California raised $630 million by selling pollution allowances one Wednesday last month, each of them entitling the buyer to harm the climate with a ton of carbon dioxide. Most of the money that was raised during the quarterly allowance auction will be used to reduce customers’ electricity bills; the rest will go to environmental projects. That same Wednesday, the Canadian province of Quebec raised $150 million doing the exact same thing.
The timing was no coincidence. The auction was held jointly. It was the result of the historic linking of two cap-and-trade programs operating in different nations, thousands of miles apart. A refinery in Richmond, Calif., can now buy its pollution allowances from Quebec. In lieu of buying an allowance needed to release a ton of carbon dioxide, a power plant operating on the banks of Quebec's Saint Lawrence River could buy an offset from a Central Valley dairy farm that kept an equivalent amount of methane out of the atmosphere.
Experts say fresh linkages between the two cap-and-trade programs — one of them among the biggest, the other on the small side — may serve as a template for the gradual emergence of what could eventually become a global carbon market. That market could be formed by linking together the dozens of smaller markets being established worldwide, from Kazakhstan to Tokyo to Mexico.
Such a global market could help humanity ratchet down its annual levels of climate pollution, by aggressively dialing back the overall pollution cap over time, and pushing up the price of fossil fuels as the costs of renewables tumble. That would help nations deliver on ambitious pledges that could be made during upcoming U.N. climate talks, including in Paris in December.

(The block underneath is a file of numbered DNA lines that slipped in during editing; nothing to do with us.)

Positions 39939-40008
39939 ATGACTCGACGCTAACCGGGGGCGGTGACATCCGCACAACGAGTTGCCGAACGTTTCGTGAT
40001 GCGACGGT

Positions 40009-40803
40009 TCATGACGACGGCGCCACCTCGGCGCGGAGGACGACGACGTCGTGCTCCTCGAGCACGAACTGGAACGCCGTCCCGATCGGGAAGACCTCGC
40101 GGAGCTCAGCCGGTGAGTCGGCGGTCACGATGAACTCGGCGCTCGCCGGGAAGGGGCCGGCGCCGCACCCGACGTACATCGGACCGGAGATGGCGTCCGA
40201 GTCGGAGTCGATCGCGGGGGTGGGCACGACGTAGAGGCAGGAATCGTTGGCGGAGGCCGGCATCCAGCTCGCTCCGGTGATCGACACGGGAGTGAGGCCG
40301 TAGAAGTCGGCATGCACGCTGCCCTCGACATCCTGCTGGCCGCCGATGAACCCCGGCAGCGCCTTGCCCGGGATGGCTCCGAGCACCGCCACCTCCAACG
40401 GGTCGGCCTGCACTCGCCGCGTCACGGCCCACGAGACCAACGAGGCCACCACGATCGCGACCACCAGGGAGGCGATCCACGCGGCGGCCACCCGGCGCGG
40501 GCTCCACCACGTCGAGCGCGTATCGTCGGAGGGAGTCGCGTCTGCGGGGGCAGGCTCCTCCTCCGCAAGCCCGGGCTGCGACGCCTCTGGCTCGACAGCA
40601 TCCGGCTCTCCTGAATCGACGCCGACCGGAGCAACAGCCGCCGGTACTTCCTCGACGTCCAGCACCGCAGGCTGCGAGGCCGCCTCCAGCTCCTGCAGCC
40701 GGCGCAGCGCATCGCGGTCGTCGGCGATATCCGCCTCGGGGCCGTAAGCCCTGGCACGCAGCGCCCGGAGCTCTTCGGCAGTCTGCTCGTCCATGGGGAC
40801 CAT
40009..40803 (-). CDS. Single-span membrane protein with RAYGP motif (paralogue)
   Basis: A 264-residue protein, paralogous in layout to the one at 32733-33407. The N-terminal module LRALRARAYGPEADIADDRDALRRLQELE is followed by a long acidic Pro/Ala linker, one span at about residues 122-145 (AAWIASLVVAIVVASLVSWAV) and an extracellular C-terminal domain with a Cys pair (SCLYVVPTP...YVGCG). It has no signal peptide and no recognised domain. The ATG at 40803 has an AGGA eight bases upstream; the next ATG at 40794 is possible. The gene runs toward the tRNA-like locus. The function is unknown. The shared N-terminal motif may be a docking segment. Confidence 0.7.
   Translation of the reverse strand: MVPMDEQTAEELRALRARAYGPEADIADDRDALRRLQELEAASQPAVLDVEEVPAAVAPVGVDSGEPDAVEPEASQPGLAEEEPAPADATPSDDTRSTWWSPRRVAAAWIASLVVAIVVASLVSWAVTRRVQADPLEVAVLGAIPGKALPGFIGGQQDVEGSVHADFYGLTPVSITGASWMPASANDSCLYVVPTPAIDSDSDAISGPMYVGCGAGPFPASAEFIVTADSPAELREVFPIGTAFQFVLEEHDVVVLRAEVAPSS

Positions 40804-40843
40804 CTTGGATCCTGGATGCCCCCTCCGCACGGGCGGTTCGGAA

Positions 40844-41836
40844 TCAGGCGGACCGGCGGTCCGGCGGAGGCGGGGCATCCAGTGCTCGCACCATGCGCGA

“Linkage is going to be a very important element of implementing the 2015 Paris agreement,” Harvard University economics professor Robert Stavins, an expert on carbon markets and international climate talks, said. “California is going to be an important model.”
The full results of the February joint auction were published Tuesday, showing 84 million allowances were sold for a little over $12 apiece, with about 20 million of those sold by utilities. It was the second auction to be held jointly by the two cap-and-trade programs, and the first to be held without any mid-auction software-related technical glitches. Both cap-and-trade programs began operating in 2013, and they were linked last year, following years of planning.
“There was a wall between our two programs,” Michael Gibbs, assistant executive officer at the California Air Resources Board, said. “After linking became effective, the wall came down.”
California has a bigger economy than Quebec, and its cap on greenhouse gas pollution is far larger. That’s why it sold four times more allowances during the February auction than did Quebec, and why it raised four times the revenue.
“These are instruments that are issued by the jurisdictions, and the total equals the emissions cap,” Gibbs said. “The number of allowances issued over time is declining, which is how you ensure that the emissions decline.”
Washington state and Ontario are among the North American states and provinces considering forming their own cap-and-trade programs. These, along with similar programs on other continents, could eventually be linked with California’s and Quebec’s.
According to classical economic theory, costs of climate action fall as the size of a carbon market increases, which is what happens when two cap-and-trade systems are linked. That helps explain why analysts have concluded it would be cheaper for American states to work together to comply with upcoming power plant pollution rules, such as by creating and linking carbon markets, than if each of the states tried to comply with the new rules alone.